Syria has declared more than a dozen foreign diplomats unwelcome, a week after its own ambassadors were expelled from countries around the world.
According to state news agency SANA, the Foreign Ministry's move targets 17 diplomats from 11 countries: the US, Britain, Switzerland, Turkey, France, Italy, Spain, Belgium, Bulgaria, Germany and Canada.
More from GlobalPost: 13 countries expel Syrian diplomats over Houla massacre
Many of those barred left the country several months ago, the New York Times said, including US Ambassador Robert Ford. He was recalled to Washington in October 2011 after threats to his safety.
The Syrian government holds that "diplomacy is an important tool to communicate with countries to resolve pending disputes and problems," SANA quoted the Foreign Ministry as saying, "and we hope that those countries which have taken the initiative of this step [will] adopt these principles in a way that allows the return of relations to normal between the two sides again."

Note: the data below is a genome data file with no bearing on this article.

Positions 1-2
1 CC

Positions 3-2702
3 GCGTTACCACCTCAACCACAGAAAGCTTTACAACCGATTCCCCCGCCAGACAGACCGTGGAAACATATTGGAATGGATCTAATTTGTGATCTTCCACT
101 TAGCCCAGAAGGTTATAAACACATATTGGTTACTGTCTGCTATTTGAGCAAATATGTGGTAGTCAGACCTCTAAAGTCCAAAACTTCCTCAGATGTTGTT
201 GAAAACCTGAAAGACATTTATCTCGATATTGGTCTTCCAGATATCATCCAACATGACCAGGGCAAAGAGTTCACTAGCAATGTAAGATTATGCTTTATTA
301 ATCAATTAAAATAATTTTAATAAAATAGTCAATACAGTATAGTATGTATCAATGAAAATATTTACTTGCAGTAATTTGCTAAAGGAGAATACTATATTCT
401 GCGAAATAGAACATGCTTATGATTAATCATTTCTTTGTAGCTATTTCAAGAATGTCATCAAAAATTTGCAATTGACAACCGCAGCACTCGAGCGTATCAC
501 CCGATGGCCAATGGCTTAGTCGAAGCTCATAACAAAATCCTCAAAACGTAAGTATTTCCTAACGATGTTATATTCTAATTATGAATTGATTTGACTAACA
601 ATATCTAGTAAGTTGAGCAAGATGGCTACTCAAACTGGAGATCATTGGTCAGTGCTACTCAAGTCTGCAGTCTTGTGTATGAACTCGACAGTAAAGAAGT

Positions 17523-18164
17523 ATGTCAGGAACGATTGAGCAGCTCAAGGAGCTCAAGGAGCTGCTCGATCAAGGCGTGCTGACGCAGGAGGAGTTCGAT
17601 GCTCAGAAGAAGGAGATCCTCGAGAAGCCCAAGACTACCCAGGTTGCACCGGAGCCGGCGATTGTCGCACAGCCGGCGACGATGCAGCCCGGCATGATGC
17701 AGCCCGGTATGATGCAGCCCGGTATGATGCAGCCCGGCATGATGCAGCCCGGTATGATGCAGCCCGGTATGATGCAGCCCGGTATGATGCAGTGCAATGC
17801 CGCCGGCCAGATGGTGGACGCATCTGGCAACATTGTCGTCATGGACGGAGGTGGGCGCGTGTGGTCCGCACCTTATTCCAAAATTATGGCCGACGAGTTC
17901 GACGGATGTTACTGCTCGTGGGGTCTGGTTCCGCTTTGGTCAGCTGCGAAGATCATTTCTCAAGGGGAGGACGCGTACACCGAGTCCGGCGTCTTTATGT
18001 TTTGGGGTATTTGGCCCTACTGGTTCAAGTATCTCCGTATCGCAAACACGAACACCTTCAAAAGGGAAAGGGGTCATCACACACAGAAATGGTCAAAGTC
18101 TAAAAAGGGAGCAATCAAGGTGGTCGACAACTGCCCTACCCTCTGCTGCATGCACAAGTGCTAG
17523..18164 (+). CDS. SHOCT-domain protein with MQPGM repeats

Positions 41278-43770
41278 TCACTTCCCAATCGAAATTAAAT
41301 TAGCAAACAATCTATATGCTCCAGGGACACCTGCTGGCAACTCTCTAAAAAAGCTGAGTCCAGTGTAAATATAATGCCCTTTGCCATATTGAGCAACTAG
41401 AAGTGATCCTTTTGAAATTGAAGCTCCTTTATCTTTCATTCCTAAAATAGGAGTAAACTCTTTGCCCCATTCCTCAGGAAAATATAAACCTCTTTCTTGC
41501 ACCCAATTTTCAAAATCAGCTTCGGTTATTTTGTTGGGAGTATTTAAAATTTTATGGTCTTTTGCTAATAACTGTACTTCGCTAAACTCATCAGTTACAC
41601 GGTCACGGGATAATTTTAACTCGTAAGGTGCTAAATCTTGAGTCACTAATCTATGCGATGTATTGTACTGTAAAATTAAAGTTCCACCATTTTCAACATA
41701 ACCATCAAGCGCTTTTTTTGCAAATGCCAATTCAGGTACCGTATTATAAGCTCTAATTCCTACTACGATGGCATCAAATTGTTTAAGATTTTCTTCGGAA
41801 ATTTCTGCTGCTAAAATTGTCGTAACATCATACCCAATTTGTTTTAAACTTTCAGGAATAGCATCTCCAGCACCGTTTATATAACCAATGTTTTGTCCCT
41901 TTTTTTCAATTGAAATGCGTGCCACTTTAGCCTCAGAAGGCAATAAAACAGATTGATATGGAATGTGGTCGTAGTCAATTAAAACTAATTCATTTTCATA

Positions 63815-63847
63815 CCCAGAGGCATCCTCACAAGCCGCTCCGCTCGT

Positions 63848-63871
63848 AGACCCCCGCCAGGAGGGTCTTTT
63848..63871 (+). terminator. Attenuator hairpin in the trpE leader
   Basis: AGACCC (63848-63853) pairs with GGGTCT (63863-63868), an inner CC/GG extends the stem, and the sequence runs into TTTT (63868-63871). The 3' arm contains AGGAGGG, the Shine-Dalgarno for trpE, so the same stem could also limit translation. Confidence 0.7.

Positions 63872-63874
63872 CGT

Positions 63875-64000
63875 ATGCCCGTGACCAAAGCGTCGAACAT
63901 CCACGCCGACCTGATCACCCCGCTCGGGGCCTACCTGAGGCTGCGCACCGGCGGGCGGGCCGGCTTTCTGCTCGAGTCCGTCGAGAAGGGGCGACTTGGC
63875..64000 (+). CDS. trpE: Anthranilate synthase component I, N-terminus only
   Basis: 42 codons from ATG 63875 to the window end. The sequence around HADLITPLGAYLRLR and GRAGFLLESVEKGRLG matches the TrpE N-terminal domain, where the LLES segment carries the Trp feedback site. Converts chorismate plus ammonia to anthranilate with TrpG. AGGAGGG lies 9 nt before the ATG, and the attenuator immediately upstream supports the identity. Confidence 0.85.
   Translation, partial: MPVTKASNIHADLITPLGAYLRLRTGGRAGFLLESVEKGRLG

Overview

At least 13 countries expelled Syrian diplomats in protest at mass killings in Houla, including many of those targeted by today's announcement.
More from GlobalPost: US closes Syria embassy
Reuters quoted Syria's deputy foreign minister, Faisal Maqdad, as telling local TV that today's move aimed to encourage those countries to "correct" their position.
Separately, Damascus has agreed to allow aid agencies into some of its worst-affected areas, the BBC reported.
The UN's Office for the Coordination of Humanitarian Affairs said today that the Syrian government had given a written assurance that aid workers would be given access to four provinces that have seen the most violence, the BBC said.